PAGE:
Saturday, July 26
Sarah Lee Guthrie & Johnny Irion at 9th Ward
Tickets: $12 advance / $15 day of show on sale Monday, June 23 at Tickets.com, Babeville Box Office (M-F 11a-5p), Rust Belt Books, and Terrapin Station, or charge by phone 888-223-6000
7pm Doors 8pm Start
Nearly a decade after folk-rock duo Sarah Lee Guthrie and Johnny Irion put out their first album together, the husband-and-wife pair feel like they’ve finally hit their stride on Wassaic Way, released on Rte 8 Records.
Produced by Wilco’s Jeff Tweedy and Patrick Sansone at the Loft in Chicago, Wassaic Way finds Guthrie and Irion pushing further beyond the folky sound they established on 2005’s Exploration, their first studio LP. After Irion’s solo album Ex Tempore in 2007, the live album Folksong in 2009 and the children’s collection Go Waggaloo in 2009, the pair began expanding their sonic horizons on 2011’s Bright Examples, an album that drew praise from American Songwriter magazine for its “lush, dreamy sound.”
“This record is a departure from a folk duo,” Irion says. “I think this is the best example we’ve been able to present that shows the many facets of what we can do. There’s loud guitars, there’s soundscapes, there’s a lushness to it, there’s a popness, an edge. But that can be difficult sometimes to bring it all together and present it.”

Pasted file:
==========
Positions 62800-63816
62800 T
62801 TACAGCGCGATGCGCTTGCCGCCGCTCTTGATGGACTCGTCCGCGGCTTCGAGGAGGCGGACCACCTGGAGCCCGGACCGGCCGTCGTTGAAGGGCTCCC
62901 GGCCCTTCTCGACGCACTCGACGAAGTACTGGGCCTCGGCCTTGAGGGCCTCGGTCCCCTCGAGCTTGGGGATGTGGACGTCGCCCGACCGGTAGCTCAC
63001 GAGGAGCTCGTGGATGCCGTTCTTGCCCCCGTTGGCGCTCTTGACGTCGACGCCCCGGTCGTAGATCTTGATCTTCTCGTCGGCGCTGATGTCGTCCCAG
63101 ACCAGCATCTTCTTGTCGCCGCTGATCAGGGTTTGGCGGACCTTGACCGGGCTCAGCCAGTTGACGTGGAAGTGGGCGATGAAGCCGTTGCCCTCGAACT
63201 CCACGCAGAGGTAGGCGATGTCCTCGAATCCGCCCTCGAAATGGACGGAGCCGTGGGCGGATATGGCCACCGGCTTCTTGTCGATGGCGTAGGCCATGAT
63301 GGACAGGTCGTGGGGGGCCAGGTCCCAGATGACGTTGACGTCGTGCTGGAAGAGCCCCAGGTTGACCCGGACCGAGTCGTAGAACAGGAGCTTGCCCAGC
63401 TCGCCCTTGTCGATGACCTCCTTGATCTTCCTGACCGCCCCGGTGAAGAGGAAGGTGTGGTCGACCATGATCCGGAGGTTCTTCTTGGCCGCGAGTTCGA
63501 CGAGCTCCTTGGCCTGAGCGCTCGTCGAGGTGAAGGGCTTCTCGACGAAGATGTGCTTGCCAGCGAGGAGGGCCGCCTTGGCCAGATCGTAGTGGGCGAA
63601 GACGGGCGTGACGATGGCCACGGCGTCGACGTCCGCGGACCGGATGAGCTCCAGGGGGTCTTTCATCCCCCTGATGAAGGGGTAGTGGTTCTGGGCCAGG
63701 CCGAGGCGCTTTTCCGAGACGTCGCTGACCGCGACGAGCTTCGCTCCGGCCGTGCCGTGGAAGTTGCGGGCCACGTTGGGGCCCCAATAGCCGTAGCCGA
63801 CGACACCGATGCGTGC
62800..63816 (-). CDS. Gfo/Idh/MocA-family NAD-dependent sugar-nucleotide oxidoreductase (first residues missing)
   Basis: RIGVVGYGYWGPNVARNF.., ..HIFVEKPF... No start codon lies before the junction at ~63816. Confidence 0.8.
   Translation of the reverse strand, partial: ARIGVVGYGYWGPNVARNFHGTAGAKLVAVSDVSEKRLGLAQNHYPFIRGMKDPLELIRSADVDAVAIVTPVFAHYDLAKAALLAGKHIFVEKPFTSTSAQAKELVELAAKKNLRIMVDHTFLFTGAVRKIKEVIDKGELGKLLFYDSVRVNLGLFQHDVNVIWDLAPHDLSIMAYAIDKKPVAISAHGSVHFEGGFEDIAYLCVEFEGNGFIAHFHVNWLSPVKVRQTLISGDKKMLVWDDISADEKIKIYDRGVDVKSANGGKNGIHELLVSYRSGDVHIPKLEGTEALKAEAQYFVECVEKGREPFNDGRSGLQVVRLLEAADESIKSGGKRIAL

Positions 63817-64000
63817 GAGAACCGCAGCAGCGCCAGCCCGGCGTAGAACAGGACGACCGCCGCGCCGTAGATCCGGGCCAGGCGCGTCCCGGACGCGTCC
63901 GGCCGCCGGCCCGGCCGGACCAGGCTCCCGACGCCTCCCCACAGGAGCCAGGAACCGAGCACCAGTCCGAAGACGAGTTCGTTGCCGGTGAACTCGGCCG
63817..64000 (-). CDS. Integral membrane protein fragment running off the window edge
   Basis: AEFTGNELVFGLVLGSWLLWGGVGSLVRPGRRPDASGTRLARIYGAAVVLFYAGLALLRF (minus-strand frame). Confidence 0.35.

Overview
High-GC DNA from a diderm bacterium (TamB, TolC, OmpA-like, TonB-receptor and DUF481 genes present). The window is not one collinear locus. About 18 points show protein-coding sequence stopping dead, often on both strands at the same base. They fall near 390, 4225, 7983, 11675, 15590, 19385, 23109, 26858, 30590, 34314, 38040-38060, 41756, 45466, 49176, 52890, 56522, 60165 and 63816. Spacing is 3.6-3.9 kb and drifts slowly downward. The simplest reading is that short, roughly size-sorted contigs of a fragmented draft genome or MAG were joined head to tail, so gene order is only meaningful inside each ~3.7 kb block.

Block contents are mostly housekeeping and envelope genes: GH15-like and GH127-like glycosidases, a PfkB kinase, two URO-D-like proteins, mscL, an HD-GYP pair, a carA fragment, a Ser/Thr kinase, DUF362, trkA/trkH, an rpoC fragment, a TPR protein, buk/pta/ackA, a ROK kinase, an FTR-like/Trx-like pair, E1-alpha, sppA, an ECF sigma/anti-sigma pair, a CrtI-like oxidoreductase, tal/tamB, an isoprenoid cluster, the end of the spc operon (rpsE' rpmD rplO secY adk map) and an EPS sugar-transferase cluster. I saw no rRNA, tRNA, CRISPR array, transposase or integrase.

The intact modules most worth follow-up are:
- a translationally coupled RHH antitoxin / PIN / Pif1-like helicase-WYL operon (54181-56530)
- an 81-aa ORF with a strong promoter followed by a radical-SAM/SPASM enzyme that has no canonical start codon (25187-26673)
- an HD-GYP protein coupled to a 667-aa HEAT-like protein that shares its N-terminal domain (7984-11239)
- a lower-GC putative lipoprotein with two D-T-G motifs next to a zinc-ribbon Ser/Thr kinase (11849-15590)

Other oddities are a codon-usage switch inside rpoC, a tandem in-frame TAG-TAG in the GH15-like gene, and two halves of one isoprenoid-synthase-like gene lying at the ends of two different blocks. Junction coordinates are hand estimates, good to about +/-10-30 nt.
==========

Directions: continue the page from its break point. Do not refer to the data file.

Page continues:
Wassaic Way is also the latest entry in an ongoing creative relationship between the Guthrie family and Wilco. Sarah Lee is the daughter of Arlo Guthrie, and the granddaughter of the iconic folk singer Woody Guthrie, whose unfinished songs Wilco recorded with Billy Bragg on a pair of Mermaid Avenue albums in 1998 and 2000. Wilco also invited Sarah Lee and Johnny to perform at the band’s Solid Sound Festival in 2011, and the duo had toured with the Autumn Defense, Sansone’s project with Wilco bassist John Stirratt.
You can hear the influence throughout Wassaic Way, in the buoyant pop of album opener “Chairman Meow,” the wistful melody threading through an enveloping beat on “Not Feeling It” and the moody atmospherics underpinning “Nine Out of Ten Times.” Guthrie and Irion also haven’t abandoned their folky roots, as demonstrated by the harmonica and Dobro on the lilting acoustic number “Hurricane Window.” Tweedy and Sansone played on the album, along with multi-instrumentalist Charlie Rose and drummer Otto Hauser, which they recorded in bursts over a period of a few months.
“It was the first time we’d ever taken our time with a record and really gotten it right,” Irion says. “When I listen to the album, there’s not much I would change, and that’s hard to say with other records we’ve made.”
Date(s) - 07/26/2014
341 Delaware Avenue